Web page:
Cons: As handy as the extra drainage holes on the two outer pots might be at clearing away excess water, that water does have to go somewhere. It might go all over your tables or countertops since these orchid pots don’t come with a drip tray or saucer to protect your furniture; you’ll have to provide your own. And while the bigger size is great for larger species of orchids, these pots will be a bit too big for the roots of most orchids to grow and thrive properly.
Bottom Line: Orchids that need a pot with a diameter above 6 inches aren’t as common, but they definitely exist and still need a proper orchid pot in order to thrive properly. Fortunately, this well-ventilated pair of orchid pots are sized to properly accommodate the needs of bigger orchids.
Atri Ceramic Orchid Pot with Holes
This porcelain orchid pot comes with good-looking aeration holes and a detachable saucer to keep potting soil off your countertops.
Pros: Made out of handcrafted and kiln-fired porcelain and glazed in a creamy white color, this is a sleek, aesthetically pleasing orchid pot that will bring some subtle elegance to your home. The drainage holes on the side add an extra small but effective decorative touch while letting water out, the air in, and keeping potting soil contained. (There’s also a drainage hole at the interior base.) Should the potting soil or water spill out the bottom or sides, never fear; this pot comes with a protective saucer to catch both and protect your furnishings. The saucer is also detachable if you prefer to do without. Should your orchid outgrow this pot and need to be switched to another, this particular orchid pot is great for a variety of other plants like succulents, peace lilies, or African violets.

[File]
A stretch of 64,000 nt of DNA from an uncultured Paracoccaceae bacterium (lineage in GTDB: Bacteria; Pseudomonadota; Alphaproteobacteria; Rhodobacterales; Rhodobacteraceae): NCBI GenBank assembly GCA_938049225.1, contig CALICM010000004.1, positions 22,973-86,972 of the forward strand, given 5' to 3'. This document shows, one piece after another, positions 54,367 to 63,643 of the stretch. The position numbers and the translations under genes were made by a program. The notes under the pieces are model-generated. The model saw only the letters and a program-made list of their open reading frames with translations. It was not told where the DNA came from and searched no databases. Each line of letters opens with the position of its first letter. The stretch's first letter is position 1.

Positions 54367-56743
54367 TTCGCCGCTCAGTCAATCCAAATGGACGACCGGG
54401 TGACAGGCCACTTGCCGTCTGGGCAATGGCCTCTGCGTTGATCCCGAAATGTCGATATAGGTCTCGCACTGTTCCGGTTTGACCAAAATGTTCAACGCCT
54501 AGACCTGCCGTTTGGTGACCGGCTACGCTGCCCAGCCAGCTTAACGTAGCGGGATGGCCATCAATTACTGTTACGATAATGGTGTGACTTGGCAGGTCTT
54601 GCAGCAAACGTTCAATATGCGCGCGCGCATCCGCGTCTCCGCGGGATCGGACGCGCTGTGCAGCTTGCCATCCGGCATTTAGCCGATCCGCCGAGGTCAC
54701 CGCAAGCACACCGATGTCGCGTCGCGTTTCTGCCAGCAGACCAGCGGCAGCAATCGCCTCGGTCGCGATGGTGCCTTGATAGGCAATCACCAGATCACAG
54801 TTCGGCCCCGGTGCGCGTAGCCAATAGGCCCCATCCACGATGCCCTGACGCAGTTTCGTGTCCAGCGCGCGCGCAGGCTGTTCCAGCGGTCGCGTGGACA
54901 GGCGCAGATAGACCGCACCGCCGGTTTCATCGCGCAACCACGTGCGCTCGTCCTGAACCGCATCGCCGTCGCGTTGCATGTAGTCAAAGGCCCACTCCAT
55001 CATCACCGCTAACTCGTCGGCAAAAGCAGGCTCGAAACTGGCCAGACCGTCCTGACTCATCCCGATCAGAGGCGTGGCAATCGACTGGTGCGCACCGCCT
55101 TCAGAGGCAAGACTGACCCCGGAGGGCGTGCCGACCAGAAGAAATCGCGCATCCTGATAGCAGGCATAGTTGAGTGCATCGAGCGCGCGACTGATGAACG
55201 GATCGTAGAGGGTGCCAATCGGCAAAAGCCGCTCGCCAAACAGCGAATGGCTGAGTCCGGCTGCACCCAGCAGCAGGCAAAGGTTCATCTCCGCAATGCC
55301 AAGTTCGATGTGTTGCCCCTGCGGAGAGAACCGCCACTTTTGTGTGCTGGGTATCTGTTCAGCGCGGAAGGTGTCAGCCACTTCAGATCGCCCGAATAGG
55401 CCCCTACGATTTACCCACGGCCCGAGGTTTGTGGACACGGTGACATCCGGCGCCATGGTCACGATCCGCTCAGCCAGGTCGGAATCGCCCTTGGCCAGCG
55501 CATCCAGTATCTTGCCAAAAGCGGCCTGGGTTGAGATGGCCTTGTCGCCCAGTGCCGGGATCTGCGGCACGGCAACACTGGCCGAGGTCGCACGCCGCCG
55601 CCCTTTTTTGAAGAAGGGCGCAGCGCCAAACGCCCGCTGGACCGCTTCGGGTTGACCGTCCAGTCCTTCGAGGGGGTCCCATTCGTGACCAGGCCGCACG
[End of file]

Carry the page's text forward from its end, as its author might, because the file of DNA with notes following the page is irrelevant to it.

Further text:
Cons: Due to being handcrafted and made of a sturdier material, this orchid pot is a bit on the expensive side, especially since you only receive this single pot with your purchase. And as attractive as the white glazing is, it’s the only color choice that this particular pot is available in.
Bottom Line: This nice-looking porcelain orchid pot will suit just about any interior decorating style. Between the rounded shape and neutral cream shade, it’ll also pair well with orchids of various shapes and really make their colors pop.
Whether you’re a serious gardener or simply want an orchid or two around your house for decoration, you want to ensure that your new flower is properly cared for. The right orchid pot will help your orchid live a long, healthy life and enhance the flower’s natural beauty and color.